I'm told that kids are taught front crawl first here in North America, while in Europe it's breast stroke first. My experiences in three U.K. and one German pool would seem to suggest that is or was the case. In the Munich pool, I was one of only three swimming front crawl in a very large crowd of breast strokers.

One of the pools I swim in here has a large contingent of regulars of Oriental (maybe Chinese) origin and they nearly all swim breast stroke for most their laps, so I'm guessing that is/was true of parts of the far east as well.

Typhoons Coach
November 8th, 2008, 09:17 PM
Most of the folks like the one in the above video or the one I mentioned are old folks maybe in their 70's, so we shouldn't be too critical. It's good enough that they are swimming that much. ;)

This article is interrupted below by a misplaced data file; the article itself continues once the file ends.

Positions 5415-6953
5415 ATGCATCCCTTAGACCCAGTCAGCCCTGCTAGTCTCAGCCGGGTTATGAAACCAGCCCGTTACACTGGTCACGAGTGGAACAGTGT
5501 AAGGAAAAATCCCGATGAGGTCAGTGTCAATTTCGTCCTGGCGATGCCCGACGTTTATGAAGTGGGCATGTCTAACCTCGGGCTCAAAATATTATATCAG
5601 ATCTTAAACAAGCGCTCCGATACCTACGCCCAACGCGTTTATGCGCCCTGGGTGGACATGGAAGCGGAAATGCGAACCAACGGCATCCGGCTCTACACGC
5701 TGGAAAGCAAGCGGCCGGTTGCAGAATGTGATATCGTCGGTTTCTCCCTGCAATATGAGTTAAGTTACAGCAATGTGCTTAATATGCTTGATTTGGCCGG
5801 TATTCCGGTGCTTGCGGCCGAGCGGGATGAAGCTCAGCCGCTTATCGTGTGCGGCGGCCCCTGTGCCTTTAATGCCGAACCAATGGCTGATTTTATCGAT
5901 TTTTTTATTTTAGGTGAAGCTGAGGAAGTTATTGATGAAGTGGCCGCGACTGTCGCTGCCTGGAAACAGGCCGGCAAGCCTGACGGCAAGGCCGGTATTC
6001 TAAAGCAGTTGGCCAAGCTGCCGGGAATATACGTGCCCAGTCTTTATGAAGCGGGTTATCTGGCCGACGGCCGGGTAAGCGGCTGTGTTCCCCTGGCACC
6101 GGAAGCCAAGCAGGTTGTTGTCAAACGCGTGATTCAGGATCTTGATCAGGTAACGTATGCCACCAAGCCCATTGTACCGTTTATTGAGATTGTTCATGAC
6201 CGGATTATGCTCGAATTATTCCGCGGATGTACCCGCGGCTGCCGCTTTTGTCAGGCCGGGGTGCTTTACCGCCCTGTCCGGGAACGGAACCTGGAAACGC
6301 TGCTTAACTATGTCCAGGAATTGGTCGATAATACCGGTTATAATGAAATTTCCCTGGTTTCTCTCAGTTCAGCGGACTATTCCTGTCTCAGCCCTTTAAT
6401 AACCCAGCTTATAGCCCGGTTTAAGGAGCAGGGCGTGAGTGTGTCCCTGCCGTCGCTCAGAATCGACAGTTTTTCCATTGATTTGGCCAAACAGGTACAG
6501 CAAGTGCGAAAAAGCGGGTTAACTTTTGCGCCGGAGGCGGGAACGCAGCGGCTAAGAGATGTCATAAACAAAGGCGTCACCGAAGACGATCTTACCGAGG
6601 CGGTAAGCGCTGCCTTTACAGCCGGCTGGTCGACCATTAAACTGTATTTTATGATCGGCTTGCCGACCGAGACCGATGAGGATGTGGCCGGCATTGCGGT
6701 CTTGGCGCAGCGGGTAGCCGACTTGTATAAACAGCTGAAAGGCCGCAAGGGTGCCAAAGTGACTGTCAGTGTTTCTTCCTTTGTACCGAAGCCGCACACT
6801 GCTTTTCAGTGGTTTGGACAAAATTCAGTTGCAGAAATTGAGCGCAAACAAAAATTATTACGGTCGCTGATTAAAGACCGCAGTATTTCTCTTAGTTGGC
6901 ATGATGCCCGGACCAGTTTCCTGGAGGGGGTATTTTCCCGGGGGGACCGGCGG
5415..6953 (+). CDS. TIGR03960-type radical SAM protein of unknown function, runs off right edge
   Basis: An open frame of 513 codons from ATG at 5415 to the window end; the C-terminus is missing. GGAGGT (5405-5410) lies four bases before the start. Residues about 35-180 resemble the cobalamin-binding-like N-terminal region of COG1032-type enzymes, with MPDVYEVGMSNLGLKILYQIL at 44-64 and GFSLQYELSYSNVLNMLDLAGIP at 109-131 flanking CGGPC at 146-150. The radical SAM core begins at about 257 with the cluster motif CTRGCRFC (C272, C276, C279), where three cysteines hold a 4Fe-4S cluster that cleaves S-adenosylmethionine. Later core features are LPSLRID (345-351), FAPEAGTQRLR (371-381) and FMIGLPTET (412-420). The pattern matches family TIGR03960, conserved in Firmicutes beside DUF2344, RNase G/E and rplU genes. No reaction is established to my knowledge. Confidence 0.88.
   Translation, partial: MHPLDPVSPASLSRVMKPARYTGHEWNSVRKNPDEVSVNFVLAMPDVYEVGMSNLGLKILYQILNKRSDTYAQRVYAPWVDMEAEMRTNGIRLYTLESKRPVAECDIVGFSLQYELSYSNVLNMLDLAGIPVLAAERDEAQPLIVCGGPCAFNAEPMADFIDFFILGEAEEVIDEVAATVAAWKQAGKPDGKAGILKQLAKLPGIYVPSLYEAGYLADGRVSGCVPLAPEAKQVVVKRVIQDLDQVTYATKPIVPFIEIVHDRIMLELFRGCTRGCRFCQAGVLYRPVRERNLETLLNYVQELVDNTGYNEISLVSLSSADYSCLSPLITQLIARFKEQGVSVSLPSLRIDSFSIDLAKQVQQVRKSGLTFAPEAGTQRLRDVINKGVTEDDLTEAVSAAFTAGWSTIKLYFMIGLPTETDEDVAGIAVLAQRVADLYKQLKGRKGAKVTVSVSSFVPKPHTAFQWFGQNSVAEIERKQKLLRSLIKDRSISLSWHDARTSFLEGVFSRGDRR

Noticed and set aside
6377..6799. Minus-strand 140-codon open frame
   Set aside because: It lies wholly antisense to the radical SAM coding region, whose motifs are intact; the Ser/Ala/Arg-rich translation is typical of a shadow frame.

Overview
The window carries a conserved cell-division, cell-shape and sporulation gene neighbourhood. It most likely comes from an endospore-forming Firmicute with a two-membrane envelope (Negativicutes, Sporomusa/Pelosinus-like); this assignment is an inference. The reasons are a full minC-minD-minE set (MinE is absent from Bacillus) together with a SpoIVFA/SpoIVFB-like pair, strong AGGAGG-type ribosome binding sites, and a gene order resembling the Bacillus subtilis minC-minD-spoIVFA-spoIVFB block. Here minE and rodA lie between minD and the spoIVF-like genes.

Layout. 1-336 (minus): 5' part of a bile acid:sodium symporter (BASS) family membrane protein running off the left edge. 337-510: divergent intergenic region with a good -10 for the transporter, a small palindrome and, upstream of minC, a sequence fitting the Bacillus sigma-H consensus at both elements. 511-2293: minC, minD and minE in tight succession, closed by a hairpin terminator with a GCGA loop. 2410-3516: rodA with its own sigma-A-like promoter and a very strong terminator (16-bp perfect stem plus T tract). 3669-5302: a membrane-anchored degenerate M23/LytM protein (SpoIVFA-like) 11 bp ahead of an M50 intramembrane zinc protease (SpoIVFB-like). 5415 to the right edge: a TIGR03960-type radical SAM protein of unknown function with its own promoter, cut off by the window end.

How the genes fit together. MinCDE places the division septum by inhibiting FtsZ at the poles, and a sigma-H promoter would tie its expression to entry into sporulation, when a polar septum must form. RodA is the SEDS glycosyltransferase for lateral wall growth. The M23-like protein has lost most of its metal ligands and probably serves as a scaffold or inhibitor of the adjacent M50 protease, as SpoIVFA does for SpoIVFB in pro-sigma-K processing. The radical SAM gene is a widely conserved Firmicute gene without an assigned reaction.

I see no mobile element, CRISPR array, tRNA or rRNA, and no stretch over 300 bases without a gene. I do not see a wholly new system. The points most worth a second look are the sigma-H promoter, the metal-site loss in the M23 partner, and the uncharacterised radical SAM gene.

Question for all: Is the first stroke you learned your best stroke now?

Freestyle is my best stroke and I did learn it first...

SaltySwimmer
November 8th, 2008, 11:17 PM
I learned free, then back, then breast, then fly. Fly was a very big deal-- that's how we knew we were "big time" (when coach taught us fly).

charged
November 27th, 2008, 01:25 PM
I learned free, breast, back then butterfly. I was never really good at all of them. The backstoke turns always got me, but I never see people doing the backstroke turns anymore. They must have changed it.

swimmj
November 27th, 2008, 02:20 PM
We teach front crawl first, then backstroke, then butterfly and finally breaststroke.

I learned front crawl, elementary backstroke, side stroke, breaststroke, back stroke and then finally butterfly.

--mj

3strokes
December 2nd, 2008, 09:37 PM
Am I to infer from your question that there are strokes other than the Australian Crawl?

I'd say most people learned the dog-paddle side-stroke first.